Gauteng Premier David Makhura delivers the State of the Province Address at Greenhills Stadium in Randfontein yesterday. Picture: Nokuthula Mbatha

Johannesburg – Gauteng Premier David Makhura has set a target to create more than 600 000 jobs in the formal sector before the end of his first term in office.

“In the next two years to be exact,” Makhura said.

The ever confident Makhura said Gauteng had been resilient as the economic and industrial hub of South Africa and the SADC region, while other provinces were struggling to meet their provincial job demands.

“Gauteng has recorded the largest net gain in new jobs created since the 2008 global financial crisis. Between 2010 and the end of 2016, our provincial economy created more than 700 000 new jobs. Since the start of the fifth administration in 2014, bi-annual employment has reached 317000, thus breaking the ceiling of 300000."

“Taking into account the dynamic of job losses in sectors such as manufacturing and mining as well as the gruelling reality that 42% of all migrants come into Gauteng, our employment gains are significant but not sufficient to turn the tide of unemployment,” he said.

"To significantly decrease unemployment, his government needed to “double this number and reach at least 600 000 new jobs over a two-year period from 2017 until 2019”.

“The rapid implementation of the new Provincial Economic Development Plan, which has been embraced by all stakeholders, will be the priority focus of Team Gauteng, in partnership with municipalities and social partners."

“We are engaging in an amazing work of direct interaction with business leaders at firm level and through what we call industry action labs to unlock the employment and empowerment potential of key sectors in our province."

“Together with industry leaders and municipalities, we are identifying and addressing local impediments that hinder the growth in employment, empowerment and exports,” Makhura said.

He said they were working in partnership with economists from the University of Johannesburg and the Gordon Institute of Business Sciences.

“In addition, we are doing work to enhance the contribution of innovation, research and development in partnership with the CSIR, University of the Witwatersrand and Vaal University of Technology through the Gauteng Innovation Hub,” he said.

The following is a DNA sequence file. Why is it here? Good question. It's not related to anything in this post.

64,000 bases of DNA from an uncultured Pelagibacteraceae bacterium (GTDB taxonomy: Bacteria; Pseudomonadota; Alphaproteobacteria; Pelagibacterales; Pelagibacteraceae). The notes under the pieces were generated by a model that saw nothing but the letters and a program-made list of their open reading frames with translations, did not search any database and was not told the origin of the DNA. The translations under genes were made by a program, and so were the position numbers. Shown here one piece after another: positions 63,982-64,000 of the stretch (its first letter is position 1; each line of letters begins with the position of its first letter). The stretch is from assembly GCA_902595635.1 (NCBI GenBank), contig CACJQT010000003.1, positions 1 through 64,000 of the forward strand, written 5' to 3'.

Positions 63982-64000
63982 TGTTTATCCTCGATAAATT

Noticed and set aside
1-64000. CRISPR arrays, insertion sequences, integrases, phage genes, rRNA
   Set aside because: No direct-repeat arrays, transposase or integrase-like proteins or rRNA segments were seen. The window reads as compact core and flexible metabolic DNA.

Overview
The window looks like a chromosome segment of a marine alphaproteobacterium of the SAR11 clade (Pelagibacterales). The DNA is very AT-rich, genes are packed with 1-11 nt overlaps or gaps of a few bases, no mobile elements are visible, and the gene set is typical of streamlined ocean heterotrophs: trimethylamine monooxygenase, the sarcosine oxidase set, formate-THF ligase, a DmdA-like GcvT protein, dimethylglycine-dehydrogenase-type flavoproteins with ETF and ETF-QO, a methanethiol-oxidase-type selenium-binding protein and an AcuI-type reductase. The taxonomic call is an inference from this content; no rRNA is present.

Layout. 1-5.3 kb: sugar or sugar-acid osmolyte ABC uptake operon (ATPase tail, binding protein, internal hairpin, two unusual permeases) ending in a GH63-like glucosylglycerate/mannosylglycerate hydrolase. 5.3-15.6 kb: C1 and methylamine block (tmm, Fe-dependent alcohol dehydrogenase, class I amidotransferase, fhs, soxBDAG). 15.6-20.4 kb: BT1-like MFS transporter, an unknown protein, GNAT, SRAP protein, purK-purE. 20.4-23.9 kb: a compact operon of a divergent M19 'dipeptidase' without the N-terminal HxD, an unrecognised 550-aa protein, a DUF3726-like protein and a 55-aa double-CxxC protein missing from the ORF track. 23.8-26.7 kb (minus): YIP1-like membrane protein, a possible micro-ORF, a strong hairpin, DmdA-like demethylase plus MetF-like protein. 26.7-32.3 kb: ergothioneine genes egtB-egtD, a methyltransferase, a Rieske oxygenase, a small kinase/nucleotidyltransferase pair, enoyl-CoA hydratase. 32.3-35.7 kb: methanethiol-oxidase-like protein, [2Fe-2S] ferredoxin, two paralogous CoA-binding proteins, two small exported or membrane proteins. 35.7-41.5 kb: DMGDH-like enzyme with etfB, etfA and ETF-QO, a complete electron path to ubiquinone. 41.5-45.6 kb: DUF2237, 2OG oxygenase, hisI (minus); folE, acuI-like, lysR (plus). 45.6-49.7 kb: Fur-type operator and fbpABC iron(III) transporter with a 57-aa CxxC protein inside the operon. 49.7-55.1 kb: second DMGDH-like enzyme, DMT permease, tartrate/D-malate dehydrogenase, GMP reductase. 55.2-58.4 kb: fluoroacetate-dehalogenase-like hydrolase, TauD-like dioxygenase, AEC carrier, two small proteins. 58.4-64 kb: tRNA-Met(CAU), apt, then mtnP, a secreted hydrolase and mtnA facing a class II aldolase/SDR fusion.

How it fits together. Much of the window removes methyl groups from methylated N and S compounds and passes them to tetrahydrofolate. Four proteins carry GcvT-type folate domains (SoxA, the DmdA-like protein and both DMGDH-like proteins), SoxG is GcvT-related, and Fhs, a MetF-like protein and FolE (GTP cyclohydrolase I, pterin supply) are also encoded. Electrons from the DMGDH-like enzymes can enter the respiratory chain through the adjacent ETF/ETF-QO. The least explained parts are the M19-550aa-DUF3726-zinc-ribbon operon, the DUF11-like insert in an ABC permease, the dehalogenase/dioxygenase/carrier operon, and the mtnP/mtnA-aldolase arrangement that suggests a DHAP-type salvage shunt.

Makhura also announced that his government was on a serious drive for foreign direct investment (FDI) in Gauteng.

In 2015, Mozambique attracted more FDI than Gauteng, but Makhura was adamant that he could change that tide.

“Gauteng’s ability to attract FDI is unparalleled. Between 2014 and 2016 our provincial economy attracted R66 billion of FDI inflows. The Gauteng Investment Centre, our ‘one-stop shop’, and the team at the Gauteng Growth and Development Agency are doing well in making Gauteng a preferred investment destination."

“With regard to tourism, Gauteng receives the largest number of foreign tourists, with 41.4% of the total. Gauteng has the highest number of bed-nights and most revenue generated, compared to other provinces, within the international tourist markets. We also receive the majority of African land-based tourists."

“The Gauteng Tourism Authority is doing a great job in promoting our province as a hub for business tourism,” he said.

Makhura said his government had since 2014 spent R6bn on township economies, from R600m in 2014.

“This represents 22% of the 30% target we have set for 2019. We are emboldened that we can reach 40% by the end of our term. The number of township enterprises benefiting from public procurement policy has increased threefold from 800 in 2014 to more than 2800 by January 2017,” Makhura said.

According to him, more still needed to be done to improve township economies and the construction of necessary infrastructure to allow local businesses to do their jobs with ease and comfort.

“One of the instruments the government has to use to deracialise the economy and bring historically disadvantaged groups into the mainstream of the economy is public procurement policy.”

Political Bureau